I can see an HSR connection increasing sprawl around outlying cities, because it would reinvigorate those cities, permitting people to live in the suburbs and work in the city. But sprawl by people who want to commute first to the HSR station and then to another city? If you really have any amount of that, then, well, against stupidity even the gods fight in vain.

- Jake

Friends come and go. Enemies accumulate.

by JakeS (JangoSierra 'at' gmail 'dot' com) on Wed Jun 1st, 2011 at 10:45:27 AM EST
[ Parent ]
HSR here will (and already does if you count Amtrak's Northeast Corridor as high speed) serve sprawl. It seems every HSR plan has both downtown stations and suburban stops. But the suburban stops are relatively close to the cities. The sprawl that will be created will be in places that are now well outside of the urban/suburban zone of a given city, places that are generally rural (i.e. cheap).

To me commuters have a time and not a distance limit. The limit seems to be two hours each way. On the New York to Albany line that means the current limit for commuters is about 160 km out (Rhinebeck). Increasing speeds to 300 kph could easily double that distance meaning places that are now rural like southern Vermont are suddenly within commuting range. Sprawl will undoubtly start there since there is nothing containing it unless we fundamentally change our land use policies. If not, HSR is just a tool for real estate development, something rail has done very well here for a very long time.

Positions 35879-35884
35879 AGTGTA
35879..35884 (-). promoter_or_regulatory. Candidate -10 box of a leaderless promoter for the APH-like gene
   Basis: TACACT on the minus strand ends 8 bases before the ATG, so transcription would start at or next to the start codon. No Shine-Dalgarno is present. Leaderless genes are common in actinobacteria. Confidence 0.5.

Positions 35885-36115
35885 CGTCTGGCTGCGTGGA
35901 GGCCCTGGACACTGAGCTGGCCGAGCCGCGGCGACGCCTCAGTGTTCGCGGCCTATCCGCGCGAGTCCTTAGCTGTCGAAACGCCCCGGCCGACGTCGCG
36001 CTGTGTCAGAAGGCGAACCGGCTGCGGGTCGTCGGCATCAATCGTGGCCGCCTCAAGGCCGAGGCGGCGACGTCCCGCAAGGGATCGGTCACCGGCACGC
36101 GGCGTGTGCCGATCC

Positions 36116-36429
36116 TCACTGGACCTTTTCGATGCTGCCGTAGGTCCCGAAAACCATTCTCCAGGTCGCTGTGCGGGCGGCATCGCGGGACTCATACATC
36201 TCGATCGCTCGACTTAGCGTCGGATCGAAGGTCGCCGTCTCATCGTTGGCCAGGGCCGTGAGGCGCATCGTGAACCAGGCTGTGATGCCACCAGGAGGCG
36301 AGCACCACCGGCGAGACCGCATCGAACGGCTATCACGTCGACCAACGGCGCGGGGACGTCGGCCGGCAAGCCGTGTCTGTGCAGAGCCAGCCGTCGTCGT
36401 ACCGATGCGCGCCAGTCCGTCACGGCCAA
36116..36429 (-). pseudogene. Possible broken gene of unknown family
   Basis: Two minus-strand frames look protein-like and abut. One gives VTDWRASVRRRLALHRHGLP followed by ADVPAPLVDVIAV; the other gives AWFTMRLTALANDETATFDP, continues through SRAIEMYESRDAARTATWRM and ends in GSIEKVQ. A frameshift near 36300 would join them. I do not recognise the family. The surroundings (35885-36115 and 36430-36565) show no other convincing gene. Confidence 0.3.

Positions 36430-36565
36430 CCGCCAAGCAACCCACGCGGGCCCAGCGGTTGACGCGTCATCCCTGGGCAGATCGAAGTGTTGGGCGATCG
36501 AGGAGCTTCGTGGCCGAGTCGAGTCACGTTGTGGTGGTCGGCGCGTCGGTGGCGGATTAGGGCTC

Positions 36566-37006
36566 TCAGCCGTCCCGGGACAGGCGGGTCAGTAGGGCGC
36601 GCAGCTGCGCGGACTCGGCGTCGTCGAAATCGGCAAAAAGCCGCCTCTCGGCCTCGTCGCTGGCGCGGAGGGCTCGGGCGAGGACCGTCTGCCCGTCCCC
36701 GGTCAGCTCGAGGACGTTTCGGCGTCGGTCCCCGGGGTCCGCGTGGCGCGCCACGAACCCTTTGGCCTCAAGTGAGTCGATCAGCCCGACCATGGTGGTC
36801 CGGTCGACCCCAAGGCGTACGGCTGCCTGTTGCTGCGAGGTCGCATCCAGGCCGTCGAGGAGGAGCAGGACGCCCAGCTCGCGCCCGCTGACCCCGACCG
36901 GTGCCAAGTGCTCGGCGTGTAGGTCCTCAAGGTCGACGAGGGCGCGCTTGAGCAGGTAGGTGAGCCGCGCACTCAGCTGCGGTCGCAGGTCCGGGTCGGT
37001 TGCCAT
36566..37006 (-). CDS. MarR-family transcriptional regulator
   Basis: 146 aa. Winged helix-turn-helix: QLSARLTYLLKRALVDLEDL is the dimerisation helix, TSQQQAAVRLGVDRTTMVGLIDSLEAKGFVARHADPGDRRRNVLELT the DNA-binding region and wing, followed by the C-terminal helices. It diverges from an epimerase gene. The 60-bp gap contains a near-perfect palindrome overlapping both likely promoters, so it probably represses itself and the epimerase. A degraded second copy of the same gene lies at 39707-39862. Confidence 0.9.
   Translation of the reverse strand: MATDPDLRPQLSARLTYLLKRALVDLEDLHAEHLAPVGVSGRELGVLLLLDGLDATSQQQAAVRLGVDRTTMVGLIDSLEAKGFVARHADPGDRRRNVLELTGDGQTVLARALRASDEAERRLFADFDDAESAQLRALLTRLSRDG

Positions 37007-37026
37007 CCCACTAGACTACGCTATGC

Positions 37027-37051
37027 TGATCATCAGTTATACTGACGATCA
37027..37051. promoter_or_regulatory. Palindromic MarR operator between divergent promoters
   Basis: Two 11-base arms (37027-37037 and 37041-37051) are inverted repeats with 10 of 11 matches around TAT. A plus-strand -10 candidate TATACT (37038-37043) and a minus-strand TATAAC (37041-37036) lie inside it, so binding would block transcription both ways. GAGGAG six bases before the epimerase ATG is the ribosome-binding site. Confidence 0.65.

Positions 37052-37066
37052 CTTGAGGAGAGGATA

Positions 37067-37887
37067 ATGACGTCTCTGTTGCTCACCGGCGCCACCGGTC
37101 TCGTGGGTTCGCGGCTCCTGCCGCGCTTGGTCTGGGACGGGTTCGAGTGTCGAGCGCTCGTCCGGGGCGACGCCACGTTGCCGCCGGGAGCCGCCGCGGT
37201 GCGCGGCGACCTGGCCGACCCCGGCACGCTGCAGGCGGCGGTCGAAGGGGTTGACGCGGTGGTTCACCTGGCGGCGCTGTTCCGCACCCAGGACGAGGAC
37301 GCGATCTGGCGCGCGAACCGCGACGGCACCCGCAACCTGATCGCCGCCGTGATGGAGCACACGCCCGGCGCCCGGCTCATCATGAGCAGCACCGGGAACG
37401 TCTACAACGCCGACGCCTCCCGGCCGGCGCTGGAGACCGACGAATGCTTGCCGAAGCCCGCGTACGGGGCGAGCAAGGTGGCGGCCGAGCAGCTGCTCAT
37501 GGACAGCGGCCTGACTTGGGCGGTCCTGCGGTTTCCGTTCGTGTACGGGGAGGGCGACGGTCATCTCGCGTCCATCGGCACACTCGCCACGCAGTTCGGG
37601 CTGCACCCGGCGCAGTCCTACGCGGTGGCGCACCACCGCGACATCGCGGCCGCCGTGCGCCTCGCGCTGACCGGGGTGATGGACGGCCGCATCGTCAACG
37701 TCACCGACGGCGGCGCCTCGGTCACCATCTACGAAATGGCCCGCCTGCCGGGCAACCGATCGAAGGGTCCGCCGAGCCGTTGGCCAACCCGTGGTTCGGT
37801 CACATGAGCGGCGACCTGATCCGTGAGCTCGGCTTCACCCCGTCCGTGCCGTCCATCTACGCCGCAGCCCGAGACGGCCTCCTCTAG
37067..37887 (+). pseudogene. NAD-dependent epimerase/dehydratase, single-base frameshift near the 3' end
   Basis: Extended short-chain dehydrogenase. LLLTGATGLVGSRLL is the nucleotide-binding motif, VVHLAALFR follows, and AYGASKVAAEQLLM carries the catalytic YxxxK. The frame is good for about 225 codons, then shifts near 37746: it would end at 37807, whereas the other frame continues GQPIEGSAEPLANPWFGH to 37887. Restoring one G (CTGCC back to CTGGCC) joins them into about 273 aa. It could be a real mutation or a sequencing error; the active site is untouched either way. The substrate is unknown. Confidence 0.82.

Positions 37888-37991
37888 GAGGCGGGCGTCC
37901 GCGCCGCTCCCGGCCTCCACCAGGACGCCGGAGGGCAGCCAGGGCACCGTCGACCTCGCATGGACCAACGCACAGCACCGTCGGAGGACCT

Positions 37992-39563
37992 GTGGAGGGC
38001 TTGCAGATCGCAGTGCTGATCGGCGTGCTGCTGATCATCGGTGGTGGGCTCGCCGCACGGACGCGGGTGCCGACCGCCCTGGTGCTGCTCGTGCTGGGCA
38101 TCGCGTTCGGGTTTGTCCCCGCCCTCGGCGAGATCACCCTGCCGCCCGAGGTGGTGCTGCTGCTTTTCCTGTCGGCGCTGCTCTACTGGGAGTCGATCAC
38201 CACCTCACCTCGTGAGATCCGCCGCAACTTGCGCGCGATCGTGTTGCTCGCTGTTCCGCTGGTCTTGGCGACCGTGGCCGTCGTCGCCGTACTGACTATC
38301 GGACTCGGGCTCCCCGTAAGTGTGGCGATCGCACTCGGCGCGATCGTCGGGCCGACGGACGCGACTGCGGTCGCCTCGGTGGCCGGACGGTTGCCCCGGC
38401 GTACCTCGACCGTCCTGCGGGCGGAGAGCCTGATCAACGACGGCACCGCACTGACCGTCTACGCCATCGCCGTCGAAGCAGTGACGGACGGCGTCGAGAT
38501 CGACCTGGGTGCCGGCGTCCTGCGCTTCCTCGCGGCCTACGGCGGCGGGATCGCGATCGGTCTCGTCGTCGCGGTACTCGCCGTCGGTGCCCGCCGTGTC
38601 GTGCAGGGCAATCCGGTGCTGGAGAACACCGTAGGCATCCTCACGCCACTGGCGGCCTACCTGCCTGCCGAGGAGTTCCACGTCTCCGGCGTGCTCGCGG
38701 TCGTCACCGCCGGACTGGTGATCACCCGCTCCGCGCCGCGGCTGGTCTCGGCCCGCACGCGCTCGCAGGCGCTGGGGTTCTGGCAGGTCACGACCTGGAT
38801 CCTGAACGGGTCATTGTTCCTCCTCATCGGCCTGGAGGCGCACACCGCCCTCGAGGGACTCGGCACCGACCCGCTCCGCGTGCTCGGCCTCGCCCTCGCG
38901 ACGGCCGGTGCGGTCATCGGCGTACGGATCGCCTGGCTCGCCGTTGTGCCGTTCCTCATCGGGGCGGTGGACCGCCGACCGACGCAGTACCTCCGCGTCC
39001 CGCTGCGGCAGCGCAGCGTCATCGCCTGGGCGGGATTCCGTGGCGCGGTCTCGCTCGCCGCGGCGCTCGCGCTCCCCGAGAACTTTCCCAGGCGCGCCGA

by Jace on Wed Jun 1st, 2011 at 04:53:00 PM EST
[ Parent ]
If you're stopping in every podunk suburb, you won't get 300 kph top speed, nevermind cruise speed. You'd be lucky to have a station spacing justifying 200 kph cruise speed.

Rule of thumb for 300 kph cruise speed says to have at least 100 km between each stop. Less than that and you're throwing good resources into overengineering something that would be perfectly well served by 200 kph cruise speed. Anything below 10-15 km between the (major) stops does not justify going above 160 kph top speed, for a cruise speed somewhere between 100 and 150 kph. Go below that, and you should not be doing heavy rail at all, unless you're co-opting existing freight rail infrastructure (< 160 kph top speed is light or rapid rail turf).

- Jake

Friends come and go. Enemies accumulate.

by JakeS (JangoSierra 'at' gmail 'dot' com) on Wed Jun 1st, 2011 at 05:19:42 PM EST
[ Parent ]
... and if you're not stopping in every podunk suburb, those two hours one-way commute need to cover the time to get to the station as well as the time on the train.

Under a fully integrated rail solution, with park-and-ride space for electric vehicles (and as a back-of-the-envelope guesstimate), you'll have 100 km between each HSR stop, 10-15 km between each 100 kph cruise speed commuter rail stop, 1-3 km between each light rail/rapid rail stop and the rest covered by bikes, foot traffic, buses and/or electric cars.

That gives you a maximum distance for a two-hour commute of ~400 km, but that's if you live right on top of the HSR station. You want people to stack together on top of the HSR station - that's precisely the opposite of sprawl.

If you sprawl people out to a moderate distance of, say, 30 km from the HSR station (which really isn't that sprawling - that's roughly European density), you'll be looking at more like 250-300 km. And that's assuming you've got ship-shape infrastructure. In the real world, you'll be lucky to pull 200. Genuine sprawl? Fuggetaboutit, the economics are gonna kill a sprawl-catering HSR line stone cold dead before it even leaves the drawing board.